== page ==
Chaco Canyon and Anasazi Kivas

Why The Anasazi Built Kivas

The Anasazi built kivas for use as sacred areas in a religious ceremony. These round rooms which were dug into the ground were used solely by the men of the tribe. Apart from holding secret religious ceremonies, these men would also gather and sit inside the kivas to tackle issues and make laws.

The Evolution Of The Kivas

In the latter part of the 8th century, people at Mesa Verde began to build square pit structures known as “protokivas.” They were normally 3 or 4 feet deep and measure 12 to 20 feet in diameter. Between the mid-10th and early 11th centuries, these structures eventually evolved into something smaller and circular which became the kivas that the modern world has known until today.

The kivas, which normally measured 12 to 15 feet across, included an ancient feature known as “sipapu.” It is a hole that the Anasazi had dug in the northern part of the chamber which had been perceived to represent the place of emergence from the underworld among the Ancestral Puebloans.

During the Pueblo III period (1150 to 1300 A.D.), the kivas continued its prominent place in the Anasazi community. Interestingly, some kivas were found to be built above the ground. Their architecture became more elaborate as the Anasazi incorporated the great kivas and tower kivas with specialized floor features. For instance, the kivas in Mesa Verde held a keyhole-shaped design feature. It was also normal to find one kiva at least in every five or six rooms in most bigger communities. Upon their destruction, which was primarily attributed to burning, archaeologists see it as a strong indicator of warfare and conflict among the Southwest people in the period.

Great Kiva Vs. Regular Kiva

The great kivas are absolutely different from the regular kivas or Chaco-style kivas in many ways. First, these kivas are predominantly larger and deeper compared to the Chaco-style kivas. Their walls would always extend above and beyond the surrounding landscape. On the other hand, the Chaco-style kivas are flushed with the surrounding landscape.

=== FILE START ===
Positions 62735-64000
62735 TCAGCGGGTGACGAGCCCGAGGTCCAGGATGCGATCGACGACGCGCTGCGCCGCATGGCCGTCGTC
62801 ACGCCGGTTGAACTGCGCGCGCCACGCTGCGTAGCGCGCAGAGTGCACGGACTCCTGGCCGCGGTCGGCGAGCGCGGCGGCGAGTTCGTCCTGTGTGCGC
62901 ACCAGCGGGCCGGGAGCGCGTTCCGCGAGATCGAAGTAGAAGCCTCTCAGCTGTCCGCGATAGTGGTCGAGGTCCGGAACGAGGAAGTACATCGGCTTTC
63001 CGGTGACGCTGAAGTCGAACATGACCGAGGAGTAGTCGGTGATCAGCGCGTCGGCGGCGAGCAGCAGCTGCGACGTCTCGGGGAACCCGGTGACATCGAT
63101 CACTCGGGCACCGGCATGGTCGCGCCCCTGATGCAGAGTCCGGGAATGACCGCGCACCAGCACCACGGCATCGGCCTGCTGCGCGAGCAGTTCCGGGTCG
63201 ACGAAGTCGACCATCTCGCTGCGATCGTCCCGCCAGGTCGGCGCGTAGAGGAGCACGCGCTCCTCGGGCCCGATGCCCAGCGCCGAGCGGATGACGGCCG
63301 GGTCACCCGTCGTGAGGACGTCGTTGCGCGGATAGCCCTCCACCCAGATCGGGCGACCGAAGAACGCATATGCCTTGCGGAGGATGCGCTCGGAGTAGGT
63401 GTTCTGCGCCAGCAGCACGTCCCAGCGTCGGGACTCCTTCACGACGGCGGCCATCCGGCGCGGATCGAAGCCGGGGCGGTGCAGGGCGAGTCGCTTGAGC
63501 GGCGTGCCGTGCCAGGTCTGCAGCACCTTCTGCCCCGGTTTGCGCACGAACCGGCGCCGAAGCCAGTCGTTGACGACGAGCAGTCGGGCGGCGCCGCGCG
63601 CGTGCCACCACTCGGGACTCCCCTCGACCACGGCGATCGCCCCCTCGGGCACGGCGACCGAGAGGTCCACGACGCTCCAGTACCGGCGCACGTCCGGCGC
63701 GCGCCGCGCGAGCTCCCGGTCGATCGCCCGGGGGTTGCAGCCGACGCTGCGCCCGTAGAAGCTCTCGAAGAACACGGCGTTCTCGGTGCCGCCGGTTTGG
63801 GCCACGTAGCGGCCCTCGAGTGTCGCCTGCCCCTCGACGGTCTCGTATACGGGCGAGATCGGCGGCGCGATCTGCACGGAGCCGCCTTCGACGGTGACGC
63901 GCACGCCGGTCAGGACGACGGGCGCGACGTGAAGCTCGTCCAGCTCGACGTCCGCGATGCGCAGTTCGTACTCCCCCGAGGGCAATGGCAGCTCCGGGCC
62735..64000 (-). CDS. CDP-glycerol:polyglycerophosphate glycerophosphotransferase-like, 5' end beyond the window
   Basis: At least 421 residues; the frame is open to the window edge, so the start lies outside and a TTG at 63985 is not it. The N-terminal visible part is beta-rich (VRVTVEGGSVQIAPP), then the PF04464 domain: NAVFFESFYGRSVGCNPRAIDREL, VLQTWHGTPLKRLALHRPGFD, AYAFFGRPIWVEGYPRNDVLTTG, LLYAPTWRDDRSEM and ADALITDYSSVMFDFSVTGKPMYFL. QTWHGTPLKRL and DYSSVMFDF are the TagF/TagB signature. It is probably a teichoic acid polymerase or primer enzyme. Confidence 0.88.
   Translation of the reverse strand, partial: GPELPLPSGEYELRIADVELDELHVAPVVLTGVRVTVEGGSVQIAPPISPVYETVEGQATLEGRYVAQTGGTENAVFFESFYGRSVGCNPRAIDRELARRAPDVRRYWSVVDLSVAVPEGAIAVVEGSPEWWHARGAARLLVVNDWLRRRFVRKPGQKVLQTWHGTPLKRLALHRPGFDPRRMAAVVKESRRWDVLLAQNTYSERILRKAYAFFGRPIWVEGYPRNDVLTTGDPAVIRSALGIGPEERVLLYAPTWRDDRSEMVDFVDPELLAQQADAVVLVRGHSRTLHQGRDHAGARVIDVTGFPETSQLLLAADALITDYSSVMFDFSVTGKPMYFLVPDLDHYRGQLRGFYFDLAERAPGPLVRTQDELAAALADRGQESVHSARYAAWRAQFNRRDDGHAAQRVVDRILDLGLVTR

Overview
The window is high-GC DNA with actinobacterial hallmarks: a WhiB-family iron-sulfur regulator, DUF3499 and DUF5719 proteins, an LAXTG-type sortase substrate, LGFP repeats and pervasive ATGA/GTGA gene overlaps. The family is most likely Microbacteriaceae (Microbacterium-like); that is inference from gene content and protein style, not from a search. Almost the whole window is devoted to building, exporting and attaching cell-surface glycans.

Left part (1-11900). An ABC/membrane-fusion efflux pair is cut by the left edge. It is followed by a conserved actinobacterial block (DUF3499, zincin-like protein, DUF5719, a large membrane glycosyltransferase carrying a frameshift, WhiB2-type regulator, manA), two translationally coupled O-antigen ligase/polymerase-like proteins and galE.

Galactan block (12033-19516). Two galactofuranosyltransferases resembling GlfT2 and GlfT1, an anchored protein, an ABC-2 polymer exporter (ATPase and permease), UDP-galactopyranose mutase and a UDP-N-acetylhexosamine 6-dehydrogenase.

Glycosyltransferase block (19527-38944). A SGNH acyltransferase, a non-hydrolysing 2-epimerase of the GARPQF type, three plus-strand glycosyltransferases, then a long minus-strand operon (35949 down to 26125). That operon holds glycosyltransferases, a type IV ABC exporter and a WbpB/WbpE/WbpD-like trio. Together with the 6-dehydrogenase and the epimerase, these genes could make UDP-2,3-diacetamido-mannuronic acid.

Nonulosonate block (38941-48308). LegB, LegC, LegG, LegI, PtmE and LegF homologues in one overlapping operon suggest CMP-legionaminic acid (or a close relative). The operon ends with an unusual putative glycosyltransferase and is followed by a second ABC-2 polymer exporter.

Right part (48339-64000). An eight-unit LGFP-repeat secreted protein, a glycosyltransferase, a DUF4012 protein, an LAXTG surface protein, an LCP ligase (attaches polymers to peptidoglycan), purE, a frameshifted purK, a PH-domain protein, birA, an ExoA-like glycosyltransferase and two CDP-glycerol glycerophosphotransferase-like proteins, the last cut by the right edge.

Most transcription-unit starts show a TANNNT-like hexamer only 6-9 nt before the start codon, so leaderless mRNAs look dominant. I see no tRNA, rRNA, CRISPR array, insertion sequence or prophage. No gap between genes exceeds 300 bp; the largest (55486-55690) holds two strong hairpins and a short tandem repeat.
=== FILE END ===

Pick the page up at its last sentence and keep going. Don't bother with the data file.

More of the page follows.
Next, the great kivas are built as separate areas from the core structures whereas the Chaco-style kivas are usually found incorporated inside the central room quarters of the great houses. One feature that is always found in the great kivas but is non-existent in here their Chaco-style counterpart is the bench which encircles the inner space. Furthermore, great kivas are designed with floor vaults which were perceived to function as foot drums for ceremonial dancers. They resembled boxes that bear small square openings on the side which may be used as sound holes. These floor vaults are also non-existent in Chaco-style kivas. Lastly, it was believed that the great kivas are the first public buildings that were built in the region now known as Mesa Verde.

A Kiva In A Ruin

Almost every Anasazi ruin has at least one kiva found built somewhere in the complex. It is believed that every kiva had its own distinct group of participants with each member being expected to execute their parts fully in the ceremony in order for the entire ritual to be completed thoroughly.

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